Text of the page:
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Photo by Mark Abramson, NYT

The war between Israel and Hamas brings untold pain, death and destruction to people in such varied positions, including us who are physically far removed, and there isn't much good to be heard. In the midst of the devastation, I was heartened by a New York Times article telling the story of New Ground, "a nonprofit fellowship program that has helped more than 500 Los Angeles Muslims and Jews learn to listen, disagree, empathize with one another — and become friends." Run by Aziza Hasan, a Muslim with Palestinian roots and the associate director, Andrea Hodos, a devout Jew who spent her post-college years living in Jerusalem.

The women describe their relationship as much deeper than that of coworkers. "Aziza is like a sister to me," said Ms. Hodos. "She is family."

"We're so connected," said Ms. Hasan, "that sometimes Andrea can complete my thought or start a sentence and finish it for me."

On October 15, a week after Hamas's attack on Israel and a week before this article appeared, Hasan and Hodos met with a circle of other Jews and Muslims, all members of New Ground, in a Los Angeles park. The meeting began with Ms. Hasan speaking of loved ones who had died in Israel and Gaza, then quoting from the Quran, asking God, "Show us the straight way, the way of those whose portion is not wrath and who go not astray." Then Ms. Hodos sang a Hebrew song and translated it, "On my right side is Gabriel, God's strength, Behind me, God's healer, Raphael. Above my head is God's divine presence." Following this dual introduction, the New Ground group in the park broke into small groups that shared their fears, their losses, their love.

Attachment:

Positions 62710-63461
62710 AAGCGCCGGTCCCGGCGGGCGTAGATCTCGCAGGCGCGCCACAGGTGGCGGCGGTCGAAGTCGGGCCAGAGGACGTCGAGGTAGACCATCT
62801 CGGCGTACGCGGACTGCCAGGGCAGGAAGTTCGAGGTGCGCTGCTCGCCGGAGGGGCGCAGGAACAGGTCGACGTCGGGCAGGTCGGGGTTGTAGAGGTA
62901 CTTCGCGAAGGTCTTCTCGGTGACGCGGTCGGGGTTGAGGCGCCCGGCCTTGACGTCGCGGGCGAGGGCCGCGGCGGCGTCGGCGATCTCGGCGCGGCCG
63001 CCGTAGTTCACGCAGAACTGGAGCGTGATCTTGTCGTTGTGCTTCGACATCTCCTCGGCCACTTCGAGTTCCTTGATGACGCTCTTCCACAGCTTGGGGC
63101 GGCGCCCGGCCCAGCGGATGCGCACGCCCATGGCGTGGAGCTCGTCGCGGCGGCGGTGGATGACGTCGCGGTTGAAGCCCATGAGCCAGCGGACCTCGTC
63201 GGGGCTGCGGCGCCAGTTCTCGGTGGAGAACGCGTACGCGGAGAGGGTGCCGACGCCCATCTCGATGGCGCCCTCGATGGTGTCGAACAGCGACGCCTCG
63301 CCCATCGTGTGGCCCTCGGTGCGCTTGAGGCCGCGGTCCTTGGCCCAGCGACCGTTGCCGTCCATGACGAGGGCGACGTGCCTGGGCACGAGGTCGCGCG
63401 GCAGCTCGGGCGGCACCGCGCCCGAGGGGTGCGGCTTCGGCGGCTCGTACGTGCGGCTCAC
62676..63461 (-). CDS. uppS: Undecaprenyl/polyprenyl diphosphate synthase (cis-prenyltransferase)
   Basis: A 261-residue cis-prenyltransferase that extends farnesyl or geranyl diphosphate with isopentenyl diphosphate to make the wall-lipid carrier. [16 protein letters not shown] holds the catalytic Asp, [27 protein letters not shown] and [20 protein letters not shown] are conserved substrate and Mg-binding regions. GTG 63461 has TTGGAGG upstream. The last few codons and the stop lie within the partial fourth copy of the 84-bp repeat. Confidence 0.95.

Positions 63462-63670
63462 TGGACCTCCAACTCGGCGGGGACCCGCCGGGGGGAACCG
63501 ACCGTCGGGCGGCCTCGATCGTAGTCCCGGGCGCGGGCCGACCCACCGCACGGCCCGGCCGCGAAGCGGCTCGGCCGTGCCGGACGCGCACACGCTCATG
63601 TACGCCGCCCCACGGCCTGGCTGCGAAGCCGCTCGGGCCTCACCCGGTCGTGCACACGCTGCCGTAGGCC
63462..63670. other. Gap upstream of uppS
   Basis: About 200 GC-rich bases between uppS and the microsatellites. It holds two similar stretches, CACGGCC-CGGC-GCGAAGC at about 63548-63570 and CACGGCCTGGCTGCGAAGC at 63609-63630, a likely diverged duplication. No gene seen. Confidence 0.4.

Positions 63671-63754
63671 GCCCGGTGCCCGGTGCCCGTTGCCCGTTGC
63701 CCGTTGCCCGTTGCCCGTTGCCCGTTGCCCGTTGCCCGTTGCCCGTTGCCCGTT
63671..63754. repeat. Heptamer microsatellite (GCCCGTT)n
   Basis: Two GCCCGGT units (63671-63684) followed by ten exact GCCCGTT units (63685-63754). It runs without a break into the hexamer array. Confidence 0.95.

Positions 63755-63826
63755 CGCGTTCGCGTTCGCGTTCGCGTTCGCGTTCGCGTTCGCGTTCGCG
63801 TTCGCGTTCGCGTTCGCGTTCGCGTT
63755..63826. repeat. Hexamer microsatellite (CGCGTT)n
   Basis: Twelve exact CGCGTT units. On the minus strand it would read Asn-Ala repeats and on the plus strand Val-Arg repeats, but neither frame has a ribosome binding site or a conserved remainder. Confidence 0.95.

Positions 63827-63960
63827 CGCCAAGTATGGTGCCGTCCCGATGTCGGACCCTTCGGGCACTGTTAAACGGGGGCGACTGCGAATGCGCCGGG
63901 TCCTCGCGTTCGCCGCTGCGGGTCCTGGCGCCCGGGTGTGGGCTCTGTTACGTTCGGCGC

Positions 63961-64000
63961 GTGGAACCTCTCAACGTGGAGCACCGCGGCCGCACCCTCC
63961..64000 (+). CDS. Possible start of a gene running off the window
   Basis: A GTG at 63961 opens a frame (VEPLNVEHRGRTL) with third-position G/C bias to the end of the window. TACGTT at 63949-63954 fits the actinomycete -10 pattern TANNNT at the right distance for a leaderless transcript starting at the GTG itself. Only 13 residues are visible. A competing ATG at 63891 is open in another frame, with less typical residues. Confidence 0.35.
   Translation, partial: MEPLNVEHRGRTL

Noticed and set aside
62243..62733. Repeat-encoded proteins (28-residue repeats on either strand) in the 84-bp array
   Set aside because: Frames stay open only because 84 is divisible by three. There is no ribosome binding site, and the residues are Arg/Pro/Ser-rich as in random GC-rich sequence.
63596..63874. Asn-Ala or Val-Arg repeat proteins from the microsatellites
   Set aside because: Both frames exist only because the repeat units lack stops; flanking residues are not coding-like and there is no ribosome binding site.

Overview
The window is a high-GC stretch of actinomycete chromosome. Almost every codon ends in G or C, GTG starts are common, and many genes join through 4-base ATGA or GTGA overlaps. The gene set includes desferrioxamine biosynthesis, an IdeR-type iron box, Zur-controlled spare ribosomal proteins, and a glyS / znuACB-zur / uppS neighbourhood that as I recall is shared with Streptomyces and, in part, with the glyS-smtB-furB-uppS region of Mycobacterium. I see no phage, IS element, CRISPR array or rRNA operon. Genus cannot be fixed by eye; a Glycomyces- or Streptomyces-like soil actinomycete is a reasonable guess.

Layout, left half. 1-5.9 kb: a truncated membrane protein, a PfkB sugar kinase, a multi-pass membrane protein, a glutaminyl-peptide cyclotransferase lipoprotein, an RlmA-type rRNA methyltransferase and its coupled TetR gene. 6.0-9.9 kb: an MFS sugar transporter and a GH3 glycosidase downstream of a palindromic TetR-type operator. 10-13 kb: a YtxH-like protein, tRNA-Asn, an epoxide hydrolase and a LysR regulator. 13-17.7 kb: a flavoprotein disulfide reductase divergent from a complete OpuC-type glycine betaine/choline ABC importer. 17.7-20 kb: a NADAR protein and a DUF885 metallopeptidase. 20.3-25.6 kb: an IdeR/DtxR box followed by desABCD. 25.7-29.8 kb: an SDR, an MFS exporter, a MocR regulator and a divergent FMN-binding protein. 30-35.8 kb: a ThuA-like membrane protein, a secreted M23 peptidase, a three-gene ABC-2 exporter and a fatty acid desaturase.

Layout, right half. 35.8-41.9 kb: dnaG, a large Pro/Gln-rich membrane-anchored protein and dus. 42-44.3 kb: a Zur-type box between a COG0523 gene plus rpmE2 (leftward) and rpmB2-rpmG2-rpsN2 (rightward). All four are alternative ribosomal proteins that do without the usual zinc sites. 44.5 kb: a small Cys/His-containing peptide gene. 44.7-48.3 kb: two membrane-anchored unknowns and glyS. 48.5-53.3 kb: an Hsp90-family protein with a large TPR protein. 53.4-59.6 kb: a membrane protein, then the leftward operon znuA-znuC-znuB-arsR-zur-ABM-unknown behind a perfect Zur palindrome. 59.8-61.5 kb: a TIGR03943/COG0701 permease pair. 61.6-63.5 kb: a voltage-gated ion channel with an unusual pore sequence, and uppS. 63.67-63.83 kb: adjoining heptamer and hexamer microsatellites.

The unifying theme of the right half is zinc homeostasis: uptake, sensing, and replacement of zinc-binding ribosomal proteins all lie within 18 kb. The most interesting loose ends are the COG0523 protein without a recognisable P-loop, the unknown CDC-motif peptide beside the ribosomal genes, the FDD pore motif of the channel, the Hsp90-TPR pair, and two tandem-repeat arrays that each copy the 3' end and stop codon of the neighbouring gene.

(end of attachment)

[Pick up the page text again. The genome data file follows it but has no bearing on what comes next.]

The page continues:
One thing that struck me about this story was how these two women began their life-changing friendship––which has reached out to encompass many others in peacemaking and understanding through honest listening and telling––long before the present war that has so impacted them began. It tells me something about how important friendships across differences and disagreements are to the healing of our world––to tikkun olam, to use the Hebrew phrase. And that we can and must make this effort before such devastating tragedy strikes because then we will have the foundation that can take us through the great troubles that arise.

Writing this brought me up short as it occurred to me that I need to make such an effort with one of my brothers. He reached out to me a couple of weeks ago after a long silence. It was yet another overture to turn me from what he considers ways that will lead me to eternal destruction. Hell, in other words. I'm so over all this that I don't feel I can engage with him and other family members on the intersectionality of my sexuality and religion. But if I'm so affected by the story of these Jewish and Muslim women and how they come together for support and deep conversations, walking through the fear to friendship, shouldn't I be at least willing to try with my brother, with whom I share family ties and a history of once having a close relationship, at one time spending every single day of our lives together? We've tried unsuccessfully before, and I know we need some agreement about how to go about it, so I hope we can take a page from New Ground's values, placing curiosity over assumptions, relationships over beliefs, for a start. 

After the attack on Israel, Ms. Hodos was reeling. Her son's friend had been taken hostage. She received a text from Ms. Hasan, "How are you holding up?" Then Hasan expressed anger that these actions had been taken in the name of God. She texted her fears that there would be violent retaliation and loss of innocent lives. Then, " I love you. I am sorry."

One of Ms. Hodos's fondest memories is of the two friends making cookies together in her kosher kitchen––pinwheel cookies from an old Palestinian recipe.


I've linked to the NYT article, but if you don't have a subscription, you may hit the paywall. If you want to read it, let me know in the comments, and I can probably share it with you directly.

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